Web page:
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Food For Thought
 

I hope everyone had a great Thanksgiving. I know our family had a lot to be thankful for this year. Please accept our best wishes for your family during this holiday season. 

You will hear me use the phrase, “championship behavior” often when I am speaking with the swimmers. I feel that true champions are winners in and out of the pool. While there may be an occasional exception, most of the high performance athletes I have known over the years were not just great swimmers, but great people as well. 

Growing up, I had the good fortune of being a part of a nationally recognized swim program. When our coach retired, he had one of the best dual meet records in the history of the sport. He won close to four hundred high school dual meets and lost only eleven in his twenty plus year career. To put that into even more perspective, six of those losses came in his first season. Most of that success was due to the age group program he put in place to develop the swimmers from a young age; a concept well ahead of its time.

My coach was a powerful figure, on deck and within the community. He demanded excellence from himself and his swimmers each and every day. It was considered an honor to walk through the streets of our town with chlorinated hair and one of our swim team shirts proudly on display for all to see. Where I grew up, being on the varsity swim team was akin to being on the varsity football team in most parts of the South. We were Mythical High School Champs from the early 1960s through the mid 1980s.

At first, I thought our coach achieved his successes because of how hard we trained...and believe me, we trained hard! As I got older, I better understood the real keys to his success. He knew how to create an environment where excellence was the standard in all facets of one’s life. He led by example and encouraged his team leaders to do the same. If you were on our team, you just acted in a certain manner...or you were not part of our team.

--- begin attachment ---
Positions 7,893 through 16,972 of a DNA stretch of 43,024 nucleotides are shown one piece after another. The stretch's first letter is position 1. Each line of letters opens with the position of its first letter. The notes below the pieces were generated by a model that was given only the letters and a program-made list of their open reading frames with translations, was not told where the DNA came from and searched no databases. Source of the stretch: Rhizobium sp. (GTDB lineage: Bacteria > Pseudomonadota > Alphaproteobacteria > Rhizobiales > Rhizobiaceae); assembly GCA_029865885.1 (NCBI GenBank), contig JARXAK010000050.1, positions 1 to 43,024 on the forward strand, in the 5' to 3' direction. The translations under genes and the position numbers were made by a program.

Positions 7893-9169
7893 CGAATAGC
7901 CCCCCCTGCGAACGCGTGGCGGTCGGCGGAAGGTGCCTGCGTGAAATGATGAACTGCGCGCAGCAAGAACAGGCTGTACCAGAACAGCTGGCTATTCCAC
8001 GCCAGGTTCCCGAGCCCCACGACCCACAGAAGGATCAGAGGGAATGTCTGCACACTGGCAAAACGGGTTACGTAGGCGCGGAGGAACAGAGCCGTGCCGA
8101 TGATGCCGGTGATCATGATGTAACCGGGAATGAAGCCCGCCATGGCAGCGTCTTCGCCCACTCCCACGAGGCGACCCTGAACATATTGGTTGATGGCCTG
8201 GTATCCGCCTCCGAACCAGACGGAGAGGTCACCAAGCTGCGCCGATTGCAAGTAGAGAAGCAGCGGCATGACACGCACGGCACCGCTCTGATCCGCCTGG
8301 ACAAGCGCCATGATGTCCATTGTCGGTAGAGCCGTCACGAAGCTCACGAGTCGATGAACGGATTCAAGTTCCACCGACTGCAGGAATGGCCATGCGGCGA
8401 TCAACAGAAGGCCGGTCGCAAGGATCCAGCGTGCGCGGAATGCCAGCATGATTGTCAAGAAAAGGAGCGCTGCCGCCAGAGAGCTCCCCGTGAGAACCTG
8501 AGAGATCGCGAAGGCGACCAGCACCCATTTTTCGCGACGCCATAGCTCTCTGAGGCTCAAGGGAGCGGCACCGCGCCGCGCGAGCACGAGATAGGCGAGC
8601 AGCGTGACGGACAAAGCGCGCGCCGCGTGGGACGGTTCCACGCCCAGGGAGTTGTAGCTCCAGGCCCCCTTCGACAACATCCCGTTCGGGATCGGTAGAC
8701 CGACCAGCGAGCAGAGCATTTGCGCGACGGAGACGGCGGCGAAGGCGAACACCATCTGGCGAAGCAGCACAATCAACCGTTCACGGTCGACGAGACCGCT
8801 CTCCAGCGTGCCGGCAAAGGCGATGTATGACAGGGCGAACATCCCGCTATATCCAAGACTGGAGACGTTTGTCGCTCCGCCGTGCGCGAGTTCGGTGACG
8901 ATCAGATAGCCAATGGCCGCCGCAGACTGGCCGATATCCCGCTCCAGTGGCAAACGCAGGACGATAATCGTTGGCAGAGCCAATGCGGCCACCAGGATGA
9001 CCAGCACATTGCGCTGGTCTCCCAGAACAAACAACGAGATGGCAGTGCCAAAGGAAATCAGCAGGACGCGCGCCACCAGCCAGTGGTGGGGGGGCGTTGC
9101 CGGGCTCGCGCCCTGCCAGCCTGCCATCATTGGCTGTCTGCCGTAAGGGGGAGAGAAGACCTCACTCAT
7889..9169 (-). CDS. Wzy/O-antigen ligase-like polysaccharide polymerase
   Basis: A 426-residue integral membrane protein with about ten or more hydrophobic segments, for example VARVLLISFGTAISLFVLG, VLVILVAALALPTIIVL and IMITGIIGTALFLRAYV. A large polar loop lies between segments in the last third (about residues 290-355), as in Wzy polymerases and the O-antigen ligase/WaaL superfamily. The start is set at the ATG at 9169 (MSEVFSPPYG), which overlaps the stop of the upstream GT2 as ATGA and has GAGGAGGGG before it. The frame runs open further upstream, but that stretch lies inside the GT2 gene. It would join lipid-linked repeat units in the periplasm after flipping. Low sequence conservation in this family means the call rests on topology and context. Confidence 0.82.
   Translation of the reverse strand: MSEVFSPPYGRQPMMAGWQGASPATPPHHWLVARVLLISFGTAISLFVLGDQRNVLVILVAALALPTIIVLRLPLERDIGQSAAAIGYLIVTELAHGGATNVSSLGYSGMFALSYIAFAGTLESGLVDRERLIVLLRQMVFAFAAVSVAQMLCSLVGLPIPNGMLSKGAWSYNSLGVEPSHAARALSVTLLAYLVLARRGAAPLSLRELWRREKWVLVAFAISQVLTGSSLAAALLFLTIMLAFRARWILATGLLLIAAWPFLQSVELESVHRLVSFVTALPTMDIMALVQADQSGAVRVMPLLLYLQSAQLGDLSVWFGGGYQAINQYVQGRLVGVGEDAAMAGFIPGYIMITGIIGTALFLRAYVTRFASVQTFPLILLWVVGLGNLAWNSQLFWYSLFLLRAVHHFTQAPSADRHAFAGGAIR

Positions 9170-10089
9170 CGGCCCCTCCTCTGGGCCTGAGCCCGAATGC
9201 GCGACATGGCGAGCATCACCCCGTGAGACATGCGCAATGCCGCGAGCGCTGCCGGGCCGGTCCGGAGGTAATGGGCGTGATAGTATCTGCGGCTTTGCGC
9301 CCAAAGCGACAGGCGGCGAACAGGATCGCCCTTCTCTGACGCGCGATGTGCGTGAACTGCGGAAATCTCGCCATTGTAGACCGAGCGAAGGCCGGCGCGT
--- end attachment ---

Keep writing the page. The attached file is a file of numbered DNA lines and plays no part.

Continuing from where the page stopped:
Even as a ten and under, I noticed that my older teammate idols consistently displayed certain behaviors and held specific positive attitudes. They were, to put it plainly, really nice people. They were courteous to the swim parents, they worked hard, yet were always full of joy. They went out of their way to open doors for the competition, they thanked officials after the meets, and they would even pick up the equipment and empty the trash can after every practice. I know that is a low bar to be impressed, but there was much more to these champions than common courtesy. They were also selfless in many ways.

I was always impressed with my older teammates willingness to help me learn a new way to do a backstroke turn or get me off the blocks better. Sure, our coach set aside some time for those sessions throughout each season, but that help was also offered to me on their own time as well. It really meant a lot to me that someone whose name was on our record board would take the time to work with little ol’ me. Words of encouragement were also spoken freely. In general, there was a true sense of family and purpose, regardless of age or achievement level on our team. It wasn’t until later that I found out that our environment was truly rare and special. 

I was fortunate to start my coaching career under my former coach. I got to see under the hood, so to speak. I learned even more in terms of the Xs and Os, but I saw so much more than training concepts. I saw the way in which he connected with the swimmers and their families and worked to help them make choices that would unleash the champion within the athletes.

His presence was still powerful on deck, but I also saw his kind side. I saw how he could gently steer a swimmer into doing the right thing in a tough situation. I saw how he got the best out of swimmers by having them realize that all things are possible when you live and act in a certain way. I also saw his willingness to outwork his competitors. In essence, I got to see how to do it right. 

If you swam for my coach you were taught from day one to focus on the process of preparation. If you did that, day in and day out, you would have success. He did not focus on specific times throughout the season, instead his athletes were focused on getting in shape and acquiring great technical skills. Sure, we had goals, but we did not obsess with times mid season because we knew if we stayed true to ourselves and our training, it would happen.